Difficulty level: Easy
Aim: capture two flags (user and root)
Author: d4t4s3c

Download: https://www.vulnhub.com/entry/hemisphere-lynx,577/

Information Gathering

The IP address of the target can be obtained via arp-scan:

sudo arp-scan --interface=eth1 192.168.56.100/24

Target: 192.168.56.109

Scanning

We can then scan the target with nmap to determine open ports and services:

nmap -sC -sV -vv 192.168.56.109

The output from nmap shows the following open ports and services:

  • port 21/tcp - FTP - vsftpd 3.0.3
  • port 22/tcp - SSH - OpenSSH 7.9p1
  • port 80/tcp - HTTP - Apache httpd server 2.4.38
  • port 139/tcp - SMB - Samba
  • port 445/tcp - SMB - Samba

Enumeration

Let's take a look at the HTTP service running on port 80:

I initially ran a scan with gobuster to brute-force hidden files and directories, but this did not return anything of use:

gobuster dir -u http://192.168.56.109 -w /usr/share/wordlists/dirbuster/directory-list-2.3-medium.txt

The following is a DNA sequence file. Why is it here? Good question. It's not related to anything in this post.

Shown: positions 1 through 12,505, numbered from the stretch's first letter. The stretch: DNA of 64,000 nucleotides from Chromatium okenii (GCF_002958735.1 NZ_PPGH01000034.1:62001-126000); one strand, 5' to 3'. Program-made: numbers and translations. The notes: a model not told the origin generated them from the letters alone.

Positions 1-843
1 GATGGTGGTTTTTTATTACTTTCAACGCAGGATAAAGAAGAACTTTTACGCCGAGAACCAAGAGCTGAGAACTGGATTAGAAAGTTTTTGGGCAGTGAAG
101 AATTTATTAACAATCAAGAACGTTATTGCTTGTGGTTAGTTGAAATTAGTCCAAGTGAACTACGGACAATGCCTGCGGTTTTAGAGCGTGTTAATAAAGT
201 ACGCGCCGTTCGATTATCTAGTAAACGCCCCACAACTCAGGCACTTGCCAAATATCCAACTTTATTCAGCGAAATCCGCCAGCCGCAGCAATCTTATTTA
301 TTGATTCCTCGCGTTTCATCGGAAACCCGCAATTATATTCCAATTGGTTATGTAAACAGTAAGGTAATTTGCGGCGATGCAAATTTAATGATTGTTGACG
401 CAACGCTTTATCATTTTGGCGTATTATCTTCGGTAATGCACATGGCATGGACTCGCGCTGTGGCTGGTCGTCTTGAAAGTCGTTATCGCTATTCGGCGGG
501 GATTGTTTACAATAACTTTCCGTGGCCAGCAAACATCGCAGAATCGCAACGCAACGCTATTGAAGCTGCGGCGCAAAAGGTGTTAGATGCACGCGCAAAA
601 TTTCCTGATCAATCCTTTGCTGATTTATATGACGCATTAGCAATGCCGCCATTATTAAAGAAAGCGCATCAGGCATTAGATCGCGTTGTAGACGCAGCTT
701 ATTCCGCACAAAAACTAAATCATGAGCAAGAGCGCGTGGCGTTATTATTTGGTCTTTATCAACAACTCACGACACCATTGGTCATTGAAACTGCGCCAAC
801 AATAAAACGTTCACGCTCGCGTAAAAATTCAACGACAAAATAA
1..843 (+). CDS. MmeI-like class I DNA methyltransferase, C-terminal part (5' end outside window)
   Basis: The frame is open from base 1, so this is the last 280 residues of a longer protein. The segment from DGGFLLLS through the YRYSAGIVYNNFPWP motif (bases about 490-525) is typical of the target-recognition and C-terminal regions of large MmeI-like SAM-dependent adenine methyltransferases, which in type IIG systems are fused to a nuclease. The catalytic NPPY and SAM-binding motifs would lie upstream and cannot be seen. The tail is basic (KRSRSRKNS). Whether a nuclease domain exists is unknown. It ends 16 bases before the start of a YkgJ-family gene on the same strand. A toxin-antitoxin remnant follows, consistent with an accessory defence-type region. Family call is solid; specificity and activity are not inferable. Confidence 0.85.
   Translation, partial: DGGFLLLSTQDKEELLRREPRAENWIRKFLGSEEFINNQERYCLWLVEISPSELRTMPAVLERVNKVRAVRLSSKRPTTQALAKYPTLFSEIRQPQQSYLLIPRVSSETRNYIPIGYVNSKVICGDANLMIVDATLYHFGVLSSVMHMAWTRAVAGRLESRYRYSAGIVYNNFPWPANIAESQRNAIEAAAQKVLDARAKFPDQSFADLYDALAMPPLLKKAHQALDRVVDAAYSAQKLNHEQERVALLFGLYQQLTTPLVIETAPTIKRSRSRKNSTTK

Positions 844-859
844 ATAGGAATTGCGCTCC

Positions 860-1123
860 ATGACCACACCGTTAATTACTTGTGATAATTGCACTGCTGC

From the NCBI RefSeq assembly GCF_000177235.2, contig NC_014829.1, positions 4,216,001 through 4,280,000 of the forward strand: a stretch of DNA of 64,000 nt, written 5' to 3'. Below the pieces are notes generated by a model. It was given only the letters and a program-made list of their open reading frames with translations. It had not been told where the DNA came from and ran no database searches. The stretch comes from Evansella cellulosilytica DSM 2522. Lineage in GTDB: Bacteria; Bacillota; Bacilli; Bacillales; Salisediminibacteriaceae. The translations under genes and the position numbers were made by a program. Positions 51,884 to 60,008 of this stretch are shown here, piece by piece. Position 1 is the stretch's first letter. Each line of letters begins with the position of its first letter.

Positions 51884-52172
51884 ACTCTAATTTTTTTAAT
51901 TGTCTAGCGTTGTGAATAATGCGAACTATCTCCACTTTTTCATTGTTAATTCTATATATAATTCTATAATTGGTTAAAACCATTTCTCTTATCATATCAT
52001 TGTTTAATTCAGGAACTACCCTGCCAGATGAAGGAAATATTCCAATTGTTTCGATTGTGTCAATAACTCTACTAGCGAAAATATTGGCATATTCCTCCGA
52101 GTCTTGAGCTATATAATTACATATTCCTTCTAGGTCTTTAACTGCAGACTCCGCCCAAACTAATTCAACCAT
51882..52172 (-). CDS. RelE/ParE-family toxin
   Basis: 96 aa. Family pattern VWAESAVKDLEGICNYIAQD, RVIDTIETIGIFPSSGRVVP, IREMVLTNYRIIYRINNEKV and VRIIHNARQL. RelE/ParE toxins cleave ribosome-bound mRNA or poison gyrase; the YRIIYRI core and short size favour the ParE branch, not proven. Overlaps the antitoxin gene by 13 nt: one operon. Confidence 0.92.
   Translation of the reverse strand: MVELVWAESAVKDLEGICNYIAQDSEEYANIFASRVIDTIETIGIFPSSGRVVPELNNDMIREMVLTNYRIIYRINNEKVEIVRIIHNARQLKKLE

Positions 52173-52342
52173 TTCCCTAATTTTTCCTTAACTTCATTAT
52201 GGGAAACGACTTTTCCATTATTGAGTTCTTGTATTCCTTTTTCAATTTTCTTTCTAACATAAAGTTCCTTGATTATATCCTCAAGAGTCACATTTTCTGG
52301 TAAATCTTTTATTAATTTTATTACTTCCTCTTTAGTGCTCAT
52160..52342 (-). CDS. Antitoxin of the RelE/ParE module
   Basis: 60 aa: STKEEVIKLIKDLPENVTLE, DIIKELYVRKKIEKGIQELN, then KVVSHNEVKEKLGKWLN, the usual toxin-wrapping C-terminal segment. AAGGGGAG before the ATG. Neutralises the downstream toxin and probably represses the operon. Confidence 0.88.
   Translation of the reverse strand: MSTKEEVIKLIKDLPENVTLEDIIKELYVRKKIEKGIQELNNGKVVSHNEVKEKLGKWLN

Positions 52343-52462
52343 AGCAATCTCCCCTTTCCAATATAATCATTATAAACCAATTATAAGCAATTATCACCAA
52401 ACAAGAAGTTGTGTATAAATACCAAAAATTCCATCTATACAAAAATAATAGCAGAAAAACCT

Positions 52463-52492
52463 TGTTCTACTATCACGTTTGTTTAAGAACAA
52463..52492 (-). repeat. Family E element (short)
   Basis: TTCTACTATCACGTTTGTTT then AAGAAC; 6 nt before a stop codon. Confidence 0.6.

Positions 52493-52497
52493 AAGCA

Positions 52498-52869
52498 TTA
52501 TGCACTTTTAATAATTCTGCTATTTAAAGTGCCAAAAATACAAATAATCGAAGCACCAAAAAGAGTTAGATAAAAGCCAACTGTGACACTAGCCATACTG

From here, I decided to create a custom wordlist based on the content of the above webpage:

cewl -w wordlist.txt http://192.168.56.109

At this stage, the only other option to explore was the SMB service.

enum4linux can be used to enumerate SMB on Linux and Windows systems to discover shares on a device, password policies, user listings etc:

enum4linux 192.168.56.109

This reveals a user called 'johannes' which can be used with our custom wordlist to potentially brute-force the FTP and/or SSH login.

Gaining Access

I decided to try brute-forcing the SSH service first, using the above information:

hydra -l johannes -P wordlist.txt 192.168.56.109 ssh

Success! We have a password for johannes.

(N.B. this username and password combination also works for the FTP service)

We can now login to the SSH service:

ssh [email protected]

The user.txt flag can be found in the home directory of johannes:

ls
cat user.txt

Privilege Escalation

Within the /Desktop directory of the current user there is a file named .creds which contains a Base64 encoded string:

This can be decoded by running:

echo "MjBLbDdpUzFLQ2FuaU84RFdNemg6dG9vcg==" | base64 -d

The output from this reveals the root credentials in reverse.

To reverse this string into the correct format we can run:

echo "20Kl7iS1KCaniO8DWMzh:toor" | rev

From here we can su to the root user and obtain the root.txt flag from the /root directory:

su root
cd /root
ls -l
cat root.txt

Please feel free to contact me via Twitter and thanks for reading.